Looking Back: For Nearly a Century, Police Horses Had a Home in Tribeca

Soon after it was announced that Troop A would move from Tribeca, the officers posed on North Moore Street to remember their time in the neighborhood. Photo: Carl Glassman/Tribeca Trib

Apr. 23, 2024

It was 10 years ago that hope finally faded for the return of Tribeca’s stable of police horses, the NYPD mounted unit known as Troop A. For 99 years Troop A had been a beloved remnant of local history, and an extra measure of neighborhood security. Located on the Varick Street side of the 1st Precinct, the stables were “temporarily” converted in 2011 to the NYPD’s World Trade Center Command post, or so officials said. In 18 months the horses would be back, they promised.

But in February 2014 Deputy Inspector Kevin Burke told Community Board 1’s Tribeca Committee that for the foreseeable future, the WTC command center would remain. Yet even then he stood by a commitment made by Police Commissioner Raymond Kelly that the horses would “eventually” return to Varick Street.

“We’re disappointed,” committee member Jeff Ehrlich told Burke. “We were disappointed when we were told it would be temporary, and now it’s seeming to be quite permanent.”

Not long before the stables closed in 2011, the Trib got a last look inside. Following is our story, by reporter Jessica Terrell.

Outside the Police Department’s Varick Street stables in Tribeca, signs of modern life pass by. Commuters stream past, clutching cell phones, cars cruise down the street, and subway trains rumble beneath the sidewalk. But inside the long brick-walled room is a workplace that has remained mostly unchanged for a century. 

The 99-year-old stable is dark inside and cool. Metal fans mounted along the wooden stall dividers create a slight breeze that smells of wood chips and manure, and make a whirring noise that drowns out most noise from the street. Tiny mice scurry along the walls, and horses stand serenely in straight stalls.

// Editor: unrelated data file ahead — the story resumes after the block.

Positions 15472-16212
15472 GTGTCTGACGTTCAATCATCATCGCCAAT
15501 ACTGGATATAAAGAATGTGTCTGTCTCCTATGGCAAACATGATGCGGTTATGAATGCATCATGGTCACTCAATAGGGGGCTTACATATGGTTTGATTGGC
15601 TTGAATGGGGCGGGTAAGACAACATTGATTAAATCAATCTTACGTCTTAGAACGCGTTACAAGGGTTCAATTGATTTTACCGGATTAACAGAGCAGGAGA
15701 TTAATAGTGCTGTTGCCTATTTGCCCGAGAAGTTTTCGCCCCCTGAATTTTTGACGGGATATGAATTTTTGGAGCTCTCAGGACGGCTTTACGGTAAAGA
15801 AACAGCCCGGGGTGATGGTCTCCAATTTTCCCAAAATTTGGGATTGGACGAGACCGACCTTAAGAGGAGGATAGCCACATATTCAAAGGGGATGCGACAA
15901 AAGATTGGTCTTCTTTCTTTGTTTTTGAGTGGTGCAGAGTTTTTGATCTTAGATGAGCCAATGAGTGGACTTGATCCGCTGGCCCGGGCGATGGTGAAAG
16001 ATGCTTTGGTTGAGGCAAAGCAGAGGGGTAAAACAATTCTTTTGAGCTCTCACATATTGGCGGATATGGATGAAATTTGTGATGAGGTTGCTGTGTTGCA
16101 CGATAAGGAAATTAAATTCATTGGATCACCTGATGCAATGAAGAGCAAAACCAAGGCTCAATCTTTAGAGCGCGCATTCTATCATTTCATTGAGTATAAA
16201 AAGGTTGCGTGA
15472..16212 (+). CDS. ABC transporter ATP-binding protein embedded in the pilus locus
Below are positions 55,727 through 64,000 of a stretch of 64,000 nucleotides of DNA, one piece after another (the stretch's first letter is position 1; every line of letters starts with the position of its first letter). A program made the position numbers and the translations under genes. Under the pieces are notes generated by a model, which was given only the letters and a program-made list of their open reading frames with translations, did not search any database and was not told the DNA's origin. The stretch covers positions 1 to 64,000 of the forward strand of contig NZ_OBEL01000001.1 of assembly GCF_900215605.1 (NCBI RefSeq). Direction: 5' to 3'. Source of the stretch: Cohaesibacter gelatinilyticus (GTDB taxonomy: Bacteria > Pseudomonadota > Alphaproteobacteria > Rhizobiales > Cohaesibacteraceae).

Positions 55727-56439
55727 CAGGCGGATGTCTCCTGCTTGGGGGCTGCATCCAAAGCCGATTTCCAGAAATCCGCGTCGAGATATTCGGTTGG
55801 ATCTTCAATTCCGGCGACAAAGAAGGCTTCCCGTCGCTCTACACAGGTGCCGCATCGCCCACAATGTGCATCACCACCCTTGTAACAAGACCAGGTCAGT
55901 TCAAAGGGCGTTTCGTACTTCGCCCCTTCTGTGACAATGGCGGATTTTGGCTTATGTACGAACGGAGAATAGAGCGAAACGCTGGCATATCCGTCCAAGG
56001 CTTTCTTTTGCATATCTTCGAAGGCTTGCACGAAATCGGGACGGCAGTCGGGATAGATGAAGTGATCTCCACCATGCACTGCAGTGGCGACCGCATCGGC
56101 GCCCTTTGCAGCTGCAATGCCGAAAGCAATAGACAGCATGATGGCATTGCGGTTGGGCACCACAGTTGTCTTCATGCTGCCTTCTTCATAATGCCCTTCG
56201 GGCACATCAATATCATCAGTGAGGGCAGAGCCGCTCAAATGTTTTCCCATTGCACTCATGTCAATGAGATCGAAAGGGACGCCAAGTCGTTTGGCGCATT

On this late May afternoon, Jaime Cedeño is inside one of the small wooden stalls, using an old rake to remove manure. He then carefully shapes a thick pile of white pine shavings into a perfectly square house bed.

“It’s a small stable, but it’s nice,” Cedeño said. “It’s a good community here.” 

The first floor of the stables is two-stories high. Four tall windows face a brick wall a few feet away, allowing in only slivers of sunlight. 

Pine shavings are scattered across the stone floor, which slopes downward into a drain so that horses can be washed inside during cold weather. In the summer, the horses are often bathed and rubbed down outside the stable, their bridles clipped to a metal ring affixed to the building. 

Washing and feeding the horses, checking for signs of illness, and keeping the stalls clean are just some of many tasks Cedeño and civilian workers perform throughout the day. Caring for horses is in Cedeño’s blood. His father was a jockey, and Cedeño used to care for horses at a racetrack. 

Although much remains unchanged from the way horses were cared for when the stables first opened, technology has made some inroads into daily life here. The horses have electronic ID chips implanted in their necks, their temperature is taken by swiping their necks with a digital thermometer, and they are fed patented NYPD feed. “Everything else is the same,” said a mounted officer as he checked his horse’s bridle, getting ready for afternoon patrol duty. “We have the same building, the same bedding, same techniques, all done the same.”

Some items will be saved for the day when, according to the NYPD, the stables return. The yellow metal grates that sit atop the stall dividers will be put into storage, as well as other original items, according to Inspector Michael Yanosik. But many of the officers believe that day will never come, and their unique bond with this community will be lost for good.

“It’s a sad day,” said one mounted officer, who declined to give his name. “There’s a lot of history here.”